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Document Max. Freq Min. Freq
Lucius R. Paige, History of Cambridge, Massachusetts, 1630-1877, with a genealogical register 69 69 Browse Search
Harper's Encyclopedia of United States History (ed. Benson Lossing) 62 62 Browse Search
Knight's Mechanical Encyclopedia (ed. Knight) 15 15 Browse Search
HISTORY OF THE TOWN OF MEDFORD, Middlesex County, Massachusetts, FROM ITS FIRST SETTLEMENT, IN 1630, TO THE PRESENT TIME, 1855. (ed. Charles Brooks) 11 11 Browse Search
George Bancroft, History of the United States from the Discovery of the American Continent, Vol. 3, 15th edition. 5 5 Browse Search
Medford Historical Society Papers, Volume 2. 5 5 Browse Search
Benjamin Cutter, William R. Cutter, History of the town of Arlington, Massachusetts, ormerly the second precinct in Cambridge, or District of Menotomy, afterward the town of West Cambridge. 1635-1879 with a genealogical register of the inhabitants of the precinct. 4 4 Browse Search
Medford Historical Society Papers, Volume 8. 3 3 Browse Search
Cambridge History of American Literature: volume 3 (ed. Trent, William Peterfield, 1862-1939., Erskine, John, 1879-1951., Sherman, Stuart Pratt, 1881-1926., Van Doren, Carl, 1885-1950.) 3 3 Browse Search
Cambridge History of American Literature: volume 1, Colonial and Revolutionary Literature: Early National Literature: Part I (ed. Trent, William Peterfield, 1862-1939., Erskine, John, 1879-1951., Sherman, Stuart Pratt, 1881-1926., Van Doren, Carl, 1885-1950.) 3 3 Browse Search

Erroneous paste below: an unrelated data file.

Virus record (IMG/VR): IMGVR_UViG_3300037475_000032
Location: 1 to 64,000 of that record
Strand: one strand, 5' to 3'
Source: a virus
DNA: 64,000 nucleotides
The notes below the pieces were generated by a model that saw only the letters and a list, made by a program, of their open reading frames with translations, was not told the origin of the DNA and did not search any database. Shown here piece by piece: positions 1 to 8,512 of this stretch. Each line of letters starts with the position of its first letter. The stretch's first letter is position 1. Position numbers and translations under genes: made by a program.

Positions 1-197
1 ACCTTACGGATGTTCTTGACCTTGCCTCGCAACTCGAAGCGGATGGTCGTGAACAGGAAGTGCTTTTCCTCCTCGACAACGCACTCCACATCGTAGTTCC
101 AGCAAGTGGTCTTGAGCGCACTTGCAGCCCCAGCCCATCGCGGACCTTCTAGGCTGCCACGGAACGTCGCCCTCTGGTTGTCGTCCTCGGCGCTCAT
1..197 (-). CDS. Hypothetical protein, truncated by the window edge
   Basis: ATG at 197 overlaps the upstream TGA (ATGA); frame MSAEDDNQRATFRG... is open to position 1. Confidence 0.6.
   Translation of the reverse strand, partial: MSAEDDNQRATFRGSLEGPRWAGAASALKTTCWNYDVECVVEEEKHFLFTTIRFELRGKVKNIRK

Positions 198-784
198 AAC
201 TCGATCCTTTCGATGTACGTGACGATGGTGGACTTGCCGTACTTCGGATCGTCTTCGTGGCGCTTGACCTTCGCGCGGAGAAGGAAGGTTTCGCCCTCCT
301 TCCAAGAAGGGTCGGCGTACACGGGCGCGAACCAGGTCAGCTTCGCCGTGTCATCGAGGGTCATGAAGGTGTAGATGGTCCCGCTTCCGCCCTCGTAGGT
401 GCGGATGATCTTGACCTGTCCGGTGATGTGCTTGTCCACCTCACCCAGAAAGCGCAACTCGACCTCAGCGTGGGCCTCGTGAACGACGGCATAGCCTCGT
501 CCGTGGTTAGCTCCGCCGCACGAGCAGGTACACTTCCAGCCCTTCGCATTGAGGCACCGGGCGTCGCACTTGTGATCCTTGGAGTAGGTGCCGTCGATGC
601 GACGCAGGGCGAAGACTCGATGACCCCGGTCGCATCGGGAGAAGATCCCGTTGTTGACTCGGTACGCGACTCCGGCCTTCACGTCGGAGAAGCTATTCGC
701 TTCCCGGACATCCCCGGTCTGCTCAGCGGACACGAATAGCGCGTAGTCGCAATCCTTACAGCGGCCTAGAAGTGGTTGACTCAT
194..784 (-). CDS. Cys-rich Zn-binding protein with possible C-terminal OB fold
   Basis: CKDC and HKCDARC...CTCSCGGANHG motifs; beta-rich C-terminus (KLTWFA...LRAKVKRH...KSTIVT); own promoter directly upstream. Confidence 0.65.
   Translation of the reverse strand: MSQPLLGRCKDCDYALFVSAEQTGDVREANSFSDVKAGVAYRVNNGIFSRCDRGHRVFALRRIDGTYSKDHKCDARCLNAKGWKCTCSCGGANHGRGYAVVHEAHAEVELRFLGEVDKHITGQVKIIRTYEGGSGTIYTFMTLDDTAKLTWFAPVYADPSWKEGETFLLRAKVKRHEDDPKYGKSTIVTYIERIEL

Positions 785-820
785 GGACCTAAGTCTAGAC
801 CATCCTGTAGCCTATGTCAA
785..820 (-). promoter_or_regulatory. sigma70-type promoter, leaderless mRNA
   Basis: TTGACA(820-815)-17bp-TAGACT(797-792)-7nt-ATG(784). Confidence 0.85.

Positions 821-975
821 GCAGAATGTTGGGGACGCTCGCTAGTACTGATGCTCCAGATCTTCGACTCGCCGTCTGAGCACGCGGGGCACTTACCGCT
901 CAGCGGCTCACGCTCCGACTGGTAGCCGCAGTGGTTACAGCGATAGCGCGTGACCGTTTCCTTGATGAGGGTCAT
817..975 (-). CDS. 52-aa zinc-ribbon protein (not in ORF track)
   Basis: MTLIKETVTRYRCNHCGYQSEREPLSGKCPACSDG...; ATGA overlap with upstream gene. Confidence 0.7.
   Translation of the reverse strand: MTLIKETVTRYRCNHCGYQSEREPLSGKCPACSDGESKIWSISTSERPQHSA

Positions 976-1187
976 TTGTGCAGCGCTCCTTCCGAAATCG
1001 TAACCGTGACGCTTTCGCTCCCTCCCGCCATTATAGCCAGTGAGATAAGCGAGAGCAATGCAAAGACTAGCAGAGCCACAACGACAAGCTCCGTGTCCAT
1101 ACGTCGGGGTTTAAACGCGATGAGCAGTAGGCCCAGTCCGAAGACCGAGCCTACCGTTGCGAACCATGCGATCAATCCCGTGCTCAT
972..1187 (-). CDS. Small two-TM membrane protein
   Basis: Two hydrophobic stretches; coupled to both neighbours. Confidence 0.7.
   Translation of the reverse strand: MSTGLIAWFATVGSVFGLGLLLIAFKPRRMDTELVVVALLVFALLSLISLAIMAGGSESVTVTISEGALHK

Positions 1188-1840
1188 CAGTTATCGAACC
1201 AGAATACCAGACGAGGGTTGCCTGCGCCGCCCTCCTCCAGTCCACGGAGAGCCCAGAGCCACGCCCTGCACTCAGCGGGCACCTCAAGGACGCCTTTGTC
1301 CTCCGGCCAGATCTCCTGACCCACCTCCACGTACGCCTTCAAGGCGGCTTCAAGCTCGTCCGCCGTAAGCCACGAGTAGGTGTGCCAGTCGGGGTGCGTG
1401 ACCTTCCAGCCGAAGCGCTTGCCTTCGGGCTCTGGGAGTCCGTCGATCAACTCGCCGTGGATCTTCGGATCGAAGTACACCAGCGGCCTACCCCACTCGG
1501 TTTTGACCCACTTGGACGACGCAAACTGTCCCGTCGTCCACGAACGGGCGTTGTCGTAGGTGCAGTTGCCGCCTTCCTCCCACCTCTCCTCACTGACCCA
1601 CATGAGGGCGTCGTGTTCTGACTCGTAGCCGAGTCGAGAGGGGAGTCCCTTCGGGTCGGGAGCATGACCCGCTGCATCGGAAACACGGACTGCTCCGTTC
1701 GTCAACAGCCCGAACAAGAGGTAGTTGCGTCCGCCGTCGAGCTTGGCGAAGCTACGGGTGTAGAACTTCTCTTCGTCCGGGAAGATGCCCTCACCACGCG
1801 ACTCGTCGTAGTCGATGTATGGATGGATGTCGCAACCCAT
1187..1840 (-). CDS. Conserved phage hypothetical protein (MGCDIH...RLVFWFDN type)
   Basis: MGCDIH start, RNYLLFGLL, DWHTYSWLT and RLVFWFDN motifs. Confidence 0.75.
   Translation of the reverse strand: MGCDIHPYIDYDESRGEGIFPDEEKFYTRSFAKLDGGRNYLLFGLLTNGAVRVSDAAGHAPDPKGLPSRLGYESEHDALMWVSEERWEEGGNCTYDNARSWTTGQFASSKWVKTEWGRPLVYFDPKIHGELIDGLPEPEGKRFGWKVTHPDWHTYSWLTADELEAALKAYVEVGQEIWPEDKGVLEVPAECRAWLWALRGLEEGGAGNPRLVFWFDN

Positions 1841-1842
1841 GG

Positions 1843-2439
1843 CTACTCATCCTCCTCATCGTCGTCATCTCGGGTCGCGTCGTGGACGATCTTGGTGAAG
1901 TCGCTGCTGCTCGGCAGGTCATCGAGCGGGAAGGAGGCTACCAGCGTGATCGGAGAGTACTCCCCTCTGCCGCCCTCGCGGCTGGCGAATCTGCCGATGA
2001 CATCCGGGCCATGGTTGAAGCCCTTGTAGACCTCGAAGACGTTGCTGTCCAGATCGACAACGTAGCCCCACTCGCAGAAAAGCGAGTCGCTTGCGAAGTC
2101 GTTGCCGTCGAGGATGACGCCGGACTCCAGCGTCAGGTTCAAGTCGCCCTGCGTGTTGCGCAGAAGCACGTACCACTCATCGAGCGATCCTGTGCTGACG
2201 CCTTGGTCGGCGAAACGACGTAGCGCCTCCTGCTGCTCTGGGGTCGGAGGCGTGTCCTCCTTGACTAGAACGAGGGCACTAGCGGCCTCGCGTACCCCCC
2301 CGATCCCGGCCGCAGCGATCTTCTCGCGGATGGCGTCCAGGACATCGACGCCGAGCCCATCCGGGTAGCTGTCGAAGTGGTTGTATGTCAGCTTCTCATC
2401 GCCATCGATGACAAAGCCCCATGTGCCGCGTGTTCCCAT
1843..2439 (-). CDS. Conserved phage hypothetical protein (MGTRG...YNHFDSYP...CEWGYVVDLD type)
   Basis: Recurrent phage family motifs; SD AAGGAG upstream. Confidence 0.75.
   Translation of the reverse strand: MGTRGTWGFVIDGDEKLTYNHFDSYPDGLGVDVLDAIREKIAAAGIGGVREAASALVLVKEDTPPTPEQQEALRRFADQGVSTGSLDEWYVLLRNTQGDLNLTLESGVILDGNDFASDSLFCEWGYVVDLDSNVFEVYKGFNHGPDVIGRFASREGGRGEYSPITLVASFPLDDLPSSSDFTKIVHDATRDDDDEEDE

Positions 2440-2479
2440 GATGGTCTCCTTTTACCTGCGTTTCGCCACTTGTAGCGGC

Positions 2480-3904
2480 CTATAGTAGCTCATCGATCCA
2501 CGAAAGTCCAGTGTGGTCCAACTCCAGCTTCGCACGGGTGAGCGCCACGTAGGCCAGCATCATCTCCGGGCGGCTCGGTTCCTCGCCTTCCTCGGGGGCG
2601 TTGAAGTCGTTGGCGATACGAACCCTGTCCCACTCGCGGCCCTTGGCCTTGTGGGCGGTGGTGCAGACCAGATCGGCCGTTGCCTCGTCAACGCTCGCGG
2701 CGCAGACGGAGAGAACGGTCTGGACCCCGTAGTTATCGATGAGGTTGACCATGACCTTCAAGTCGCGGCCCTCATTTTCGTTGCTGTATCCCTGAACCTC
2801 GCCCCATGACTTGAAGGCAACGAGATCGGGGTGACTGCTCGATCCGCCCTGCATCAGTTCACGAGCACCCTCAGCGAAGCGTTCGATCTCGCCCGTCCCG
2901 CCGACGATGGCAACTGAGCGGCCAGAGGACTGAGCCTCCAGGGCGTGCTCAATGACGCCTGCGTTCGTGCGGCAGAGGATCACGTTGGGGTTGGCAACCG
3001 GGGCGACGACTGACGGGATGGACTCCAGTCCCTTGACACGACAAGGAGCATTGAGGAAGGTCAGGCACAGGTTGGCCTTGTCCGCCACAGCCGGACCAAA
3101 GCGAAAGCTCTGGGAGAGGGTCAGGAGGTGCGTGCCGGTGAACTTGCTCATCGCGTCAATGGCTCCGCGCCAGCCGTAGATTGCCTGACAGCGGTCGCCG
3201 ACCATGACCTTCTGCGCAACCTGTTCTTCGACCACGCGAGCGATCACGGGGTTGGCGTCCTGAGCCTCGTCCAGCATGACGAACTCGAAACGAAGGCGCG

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Browsing named entities in Medford Historical Society Papers, Volume 1.. You can also browse the collection for 1730 AD or search for 1730 AD in all documents.

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probably correct, that Master Caleb Brooks was the father of Gov. John Brooks. From this time forward to the present day we may safely conclude, I think, that Medford has rarely been without its public winter school. Town meetings in which the subject of schools was to be considered, or meetings called for that special purpose, became frequent, and evidently the people were waking up to the importance of education for their children, but we hear no more about building a school-house till 1730. On the 5th of October in this year the town voted to build a school-house on the town land by the meetinghouse, chose a committee of five men to attend to the matter, and then promptly refused to appropriate any money therefor. The next year, 1731, the town repeated the performance—voted to build the school-house, and then refused to raise the money. On the 17th of January, 1732, the town again refused to raise money to build a school-house. On 25th of September, 1732, the town voted